“For where two or three have gathered together in My name, I am there in their midst.”
Matthew 18:20 NASB

20110822-100505.jpg Most Christians have heard this verse quoted at the beginning of worship on a Sunday morning or as they gather to pray. The meaning seems fairly straightforward. If we gather together, Jesus is with us. This isn’t a difficult verse to interpret properly. But, for the fun of it, let’s look at the larger passage in which it appears. Lets begin at verse 15. 5 verses should suffice to give us a sense of how this relates to worship.

“If your brother sins, go and show him his fault in private; if he listens to you, you have won your brother. But if he does not listen to you, take one or two more with you, so that BY THE MOUTH OF TWO OR THREE WITNESSES EVERY FACT MAY BE CONFIRMED.” (Weird capitalization courtesy of the NASB. Its to indicate that this is a quote from the Old Testament)
Matthew 18:15-16

Hmmm. Not very worshipful. Perhaps the next verse will bring us to a place of worship.

If he refuses to listen to them, tell it to the church; and if he refuses to listen even to the church, let him be to you as a Gentile and a tax collector. Truly I say to you, whatever you bind on earth shall have been bound in heaven; and whatever you loose on earth shall have been loosed in heaven.
Matthew 18:17-18 NASB

Still not wanting to raise my hands and close my eyes. Well, it mentions the church. Maybe verse 19 will be about getting together for a holy hoe-down.

“Again I say to you, that if two of you agree on earth about anything that they may ask, it shall be done for them by My Father who is in heaven. For where two or three have gathered together in My name, I am there in their midst.”
Matthew 18:19-20 NASB

Well, still nothing. Perhaps it’s the translation. Maybe the Message translation will fill in the blanks, or maybe not. The surrounding passages really make it sound like Jesus supports discipline in the church when it is corroborated with the appropriate number of witnesses. The problem with finding the sense of worship in verse 20 is that it really isn’t there. By itself, it seems like a great verse about worship. In context, it’s about church discipline. In fact, if we widen our look we find that the preceding bit is about how one sinner repenting results in more rejoicing than ninety-nine good guys that don’t need to repent. The following passage has Peter asking how often to forgive his brother. This passage is planted firmly in the sin and discipline area.

This brings us to the first 3 rules of Biblical interpretation. If you do nothing else with a passage, always use these rules and you will manage 99% of the time to interpret accurately. They are:

1. Context
2. Context
3. Context

I know you’re thinking that these three rules are awfully similar to each other. If you thought that, you’re right. The first three rules reflect the importance of considering a passage in its context. Of course, there are several different types of context. Here is the order of importance for considering context. (These vary, I promise.)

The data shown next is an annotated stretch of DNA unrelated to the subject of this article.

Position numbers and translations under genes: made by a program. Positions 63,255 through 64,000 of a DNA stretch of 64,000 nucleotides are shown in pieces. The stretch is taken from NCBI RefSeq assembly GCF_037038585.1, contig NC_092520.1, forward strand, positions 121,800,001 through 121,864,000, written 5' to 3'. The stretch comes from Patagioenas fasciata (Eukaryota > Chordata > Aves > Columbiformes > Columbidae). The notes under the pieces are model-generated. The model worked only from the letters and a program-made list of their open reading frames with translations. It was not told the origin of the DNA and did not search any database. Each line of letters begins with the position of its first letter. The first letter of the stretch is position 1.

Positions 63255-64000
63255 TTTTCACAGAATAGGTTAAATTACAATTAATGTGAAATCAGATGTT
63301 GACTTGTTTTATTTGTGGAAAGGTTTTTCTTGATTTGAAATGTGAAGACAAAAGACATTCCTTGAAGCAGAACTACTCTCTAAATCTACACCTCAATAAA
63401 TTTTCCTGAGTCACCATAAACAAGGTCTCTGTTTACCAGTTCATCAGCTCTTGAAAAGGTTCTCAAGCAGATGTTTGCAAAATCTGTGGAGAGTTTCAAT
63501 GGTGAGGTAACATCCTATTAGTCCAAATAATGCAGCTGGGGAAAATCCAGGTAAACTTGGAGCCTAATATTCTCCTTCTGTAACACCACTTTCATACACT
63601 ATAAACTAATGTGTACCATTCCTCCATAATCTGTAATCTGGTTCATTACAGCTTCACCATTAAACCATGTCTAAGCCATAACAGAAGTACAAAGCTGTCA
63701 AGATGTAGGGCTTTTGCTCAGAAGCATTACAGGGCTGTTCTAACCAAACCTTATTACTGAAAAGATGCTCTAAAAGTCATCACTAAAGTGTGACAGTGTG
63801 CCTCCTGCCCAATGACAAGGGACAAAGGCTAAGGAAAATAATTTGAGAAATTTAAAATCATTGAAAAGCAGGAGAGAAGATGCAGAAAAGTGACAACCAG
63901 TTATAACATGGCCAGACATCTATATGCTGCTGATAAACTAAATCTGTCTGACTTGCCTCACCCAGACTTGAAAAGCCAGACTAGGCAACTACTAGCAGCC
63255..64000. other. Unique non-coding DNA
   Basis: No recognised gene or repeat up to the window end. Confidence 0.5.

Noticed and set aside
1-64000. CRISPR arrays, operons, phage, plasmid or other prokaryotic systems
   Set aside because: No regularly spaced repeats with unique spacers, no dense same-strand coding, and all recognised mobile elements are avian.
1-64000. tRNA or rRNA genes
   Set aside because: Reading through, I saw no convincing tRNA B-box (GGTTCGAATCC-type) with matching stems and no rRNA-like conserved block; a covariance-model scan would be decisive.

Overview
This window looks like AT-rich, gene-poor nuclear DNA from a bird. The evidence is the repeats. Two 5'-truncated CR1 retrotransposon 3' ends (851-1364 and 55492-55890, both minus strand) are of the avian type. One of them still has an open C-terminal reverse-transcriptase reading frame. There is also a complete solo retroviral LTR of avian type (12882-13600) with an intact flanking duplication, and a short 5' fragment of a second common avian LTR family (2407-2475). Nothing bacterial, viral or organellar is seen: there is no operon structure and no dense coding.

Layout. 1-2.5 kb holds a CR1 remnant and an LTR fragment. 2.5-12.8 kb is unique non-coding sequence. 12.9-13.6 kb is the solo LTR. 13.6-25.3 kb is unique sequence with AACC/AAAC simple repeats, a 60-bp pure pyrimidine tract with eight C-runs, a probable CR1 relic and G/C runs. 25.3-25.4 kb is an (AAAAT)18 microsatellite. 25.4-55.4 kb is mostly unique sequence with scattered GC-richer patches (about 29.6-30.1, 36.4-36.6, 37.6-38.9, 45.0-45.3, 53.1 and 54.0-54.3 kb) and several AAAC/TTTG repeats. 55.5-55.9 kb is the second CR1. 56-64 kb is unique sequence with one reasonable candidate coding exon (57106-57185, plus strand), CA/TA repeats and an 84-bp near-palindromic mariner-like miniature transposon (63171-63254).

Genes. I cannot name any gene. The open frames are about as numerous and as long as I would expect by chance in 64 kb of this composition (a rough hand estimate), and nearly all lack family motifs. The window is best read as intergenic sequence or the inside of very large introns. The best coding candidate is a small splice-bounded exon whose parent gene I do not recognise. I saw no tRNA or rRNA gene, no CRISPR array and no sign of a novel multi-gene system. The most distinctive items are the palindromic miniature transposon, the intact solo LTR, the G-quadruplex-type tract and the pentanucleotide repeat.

1. The immediate context. What do the preceding and following verses tell us about the particular passage? The more of the context you read, the better your understanding of the text will be. Sentences appear in texts because they are part of the point the author is making. This is particularly important in the New Testament because it came to us in Greek. Greek sentences can sometimes span pages (particular in Paul’s work). Every part of the sentence modifies the central statement. So, reading the context gives us a better picture.

2. The context of the book. All of the New Testament texts were written with particular intents. Understanding a book’s larger message gives us a clearer picture of what the author was up to. For example, in Romans, Paul, as an introduction of himself, is presenting a large portrait of his theology to a church he had never visited. His book deals with sin, the Jewish people and the promise, Christ’s redeeming work for us, etc. The book follows a clear logical path from beginning to end. Each of the points ties in to the previous one. Any passage in the book falls within the larger argument.

3. In the context of the scriptures as a whole. The Bible is a coherent unit that presents a particular message about God, Christ and salvation. Because of this, it is important to recognize that the passage in question stands as a part of the larger Biblical narrative. I read an article about how the book of Hebrews teaches that if we ever sin after salvation, we cannot be saved. There are passages in Hebrews that can be read out of context to the rest of the New Testament that may seem to suggest this. However, in the context of what the rest of the New Testament teaches about salvation, it seems like there may be something more to the story. (In that case, it probably refers to those who continue in their sin or a particular condition of the heart where folks won’t repent.)

Simply looking at any verse in the context it is presented gives us an easy guide as to how to understand it properly. The big problem here is that it does take a lot of work. It might involve reading a few more passages and considering the message. It’s easier to just look inside and to say “what do I think this means” or “what does this say to me?” or “how does this make me feel?” in order to pick a meaning for the passage. The work of properly discerning the meaning of a passage is far more difficult, but ultimately provides us with a clearer image of what the text is saying.

In the next installment, we will be looking at another aspect of context. It is also important. However, not as important as the first three rules.